This work concerns the modelling of scenarios for a residential hydrogen refuelling system. Such a system is under construction within the Engineering Safe and Compact Hydrogen Energy Reserves (ESCHER) project. Non-reacting and reacting simulations are compared against experimental data before being applied to a residential garage scenario. The non-reacting simulations utilise natural ventilation, which utilises the natural buoyancy of hydrogen and vent locations to disperse flammable mixtures. This is favoured over mechanical ventilation, which could fail.
The non-reacting work focuses on investigating the most suitable venting configuration for a release of hydrogen from a refuelling system located within a residential garage. Different vent configurations are examined initially before proceeding to take into account atmospheric conditions, wind, and the presence of a vehicle for the two best venting configurations. This is to determine the venting configuration that would diminish the accumulation of a flammable mixture, as well as dissipating the mixture quickest after the release has stopped. The modelling strategy utilised for this work is validated against two different sets of experimental data, prior to the investigation into residential garages. The predicted and experimental results show good agreement for the modelling procedure suggested.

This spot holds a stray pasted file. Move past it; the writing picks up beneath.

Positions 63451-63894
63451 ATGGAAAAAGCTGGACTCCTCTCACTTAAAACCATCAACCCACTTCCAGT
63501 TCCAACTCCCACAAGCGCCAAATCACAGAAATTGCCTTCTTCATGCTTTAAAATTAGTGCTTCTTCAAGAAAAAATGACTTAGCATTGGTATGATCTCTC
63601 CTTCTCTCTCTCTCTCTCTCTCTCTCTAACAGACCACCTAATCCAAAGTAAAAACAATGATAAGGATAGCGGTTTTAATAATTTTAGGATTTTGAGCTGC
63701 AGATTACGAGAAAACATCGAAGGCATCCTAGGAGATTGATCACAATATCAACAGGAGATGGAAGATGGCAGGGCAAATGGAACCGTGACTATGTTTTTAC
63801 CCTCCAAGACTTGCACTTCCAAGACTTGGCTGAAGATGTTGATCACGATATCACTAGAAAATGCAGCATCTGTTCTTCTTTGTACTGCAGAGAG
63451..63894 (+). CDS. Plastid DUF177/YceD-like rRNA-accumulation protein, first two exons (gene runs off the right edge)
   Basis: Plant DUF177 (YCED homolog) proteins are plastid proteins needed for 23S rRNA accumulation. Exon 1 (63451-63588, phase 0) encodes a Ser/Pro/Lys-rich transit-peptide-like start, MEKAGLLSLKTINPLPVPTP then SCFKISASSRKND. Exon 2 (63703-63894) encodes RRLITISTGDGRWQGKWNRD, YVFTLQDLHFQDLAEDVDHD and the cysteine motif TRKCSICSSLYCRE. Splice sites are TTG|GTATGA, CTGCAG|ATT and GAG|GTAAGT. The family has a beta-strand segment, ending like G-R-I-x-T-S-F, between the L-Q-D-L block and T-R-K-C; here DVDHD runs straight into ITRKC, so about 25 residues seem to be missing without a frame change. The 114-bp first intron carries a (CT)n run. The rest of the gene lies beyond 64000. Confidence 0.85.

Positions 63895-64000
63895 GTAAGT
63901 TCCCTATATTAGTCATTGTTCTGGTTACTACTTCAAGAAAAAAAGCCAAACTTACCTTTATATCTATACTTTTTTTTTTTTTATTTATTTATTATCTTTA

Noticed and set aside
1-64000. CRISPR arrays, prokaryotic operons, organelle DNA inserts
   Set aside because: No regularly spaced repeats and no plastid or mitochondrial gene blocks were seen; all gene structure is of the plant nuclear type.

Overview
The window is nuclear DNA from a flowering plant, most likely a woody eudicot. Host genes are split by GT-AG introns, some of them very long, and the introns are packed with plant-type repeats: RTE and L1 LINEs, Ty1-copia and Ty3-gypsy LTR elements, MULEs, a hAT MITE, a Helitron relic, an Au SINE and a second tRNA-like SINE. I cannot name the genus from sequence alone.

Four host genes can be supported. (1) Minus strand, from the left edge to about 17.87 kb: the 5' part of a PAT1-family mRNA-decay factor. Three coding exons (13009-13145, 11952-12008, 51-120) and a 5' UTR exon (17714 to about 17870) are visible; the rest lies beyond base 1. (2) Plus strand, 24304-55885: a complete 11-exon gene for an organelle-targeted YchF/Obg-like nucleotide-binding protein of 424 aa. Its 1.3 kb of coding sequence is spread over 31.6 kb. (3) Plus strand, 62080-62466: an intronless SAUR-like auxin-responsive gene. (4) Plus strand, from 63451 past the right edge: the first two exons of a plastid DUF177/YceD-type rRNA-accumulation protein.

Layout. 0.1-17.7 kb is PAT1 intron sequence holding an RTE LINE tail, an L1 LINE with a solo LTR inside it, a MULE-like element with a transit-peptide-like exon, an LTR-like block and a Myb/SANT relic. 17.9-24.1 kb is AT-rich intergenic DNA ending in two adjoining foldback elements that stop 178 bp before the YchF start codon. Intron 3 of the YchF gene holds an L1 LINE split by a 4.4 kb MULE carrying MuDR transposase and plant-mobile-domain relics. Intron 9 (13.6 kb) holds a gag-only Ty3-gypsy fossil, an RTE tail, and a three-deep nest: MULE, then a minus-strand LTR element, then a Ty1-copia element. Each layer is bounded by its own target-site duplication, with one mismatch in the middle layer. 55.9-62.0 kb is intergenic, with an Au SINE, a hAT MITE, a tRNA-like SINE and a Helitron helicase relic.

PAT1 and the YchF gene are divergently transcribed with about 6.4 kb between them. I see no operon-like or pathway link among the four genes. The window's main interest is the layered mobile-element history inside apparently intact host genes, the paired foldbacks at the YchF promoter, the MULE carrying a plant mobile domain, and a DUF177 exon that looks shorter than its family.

The reacting investigations are for both premixed and non-premixed combustion. The non-premixed combustion investigates the temperature distributions and as such the possible harm to people for such a scenario, compared against experimental data. The results show some over predictions of the temperatures. The premixed combustion investigates the potential overpressures that may occur if a homogeneous mixture was to form and ignite, within a residential garage. This work is preceded by a validation of the combustion model with the predicted results compared to data from The University of Sydney. The validation results show that the modelling strategy matches the peak overpressures accurately.
The non-reacting studies show that having a lower vent opposite the release and an higher vent near the release produces the smallest flammable mixture as well as dissipating the mixture to the external surroundings quickest. The non-premixed reacting work shows good agreement with experimental results. The premixed reacting work shows that the garage would destruct with major consequences to people and surroundings. This work would be applicable to any potential usage of indoor refuelling for hydrogen vehicles, helping to determine a suitable configuration for mitigating hydrogen releases. It should be noted that all such work is geometrically dependent and as such the strategy proposed would be useful for investigating individual scenarios.
This is a redacted version of the Thesis: for more information please contact the author. A Doctoral Thesis. Submitted in partial fulfilment of the requirements for the award of Doctor of Philosophy of Loughborough University.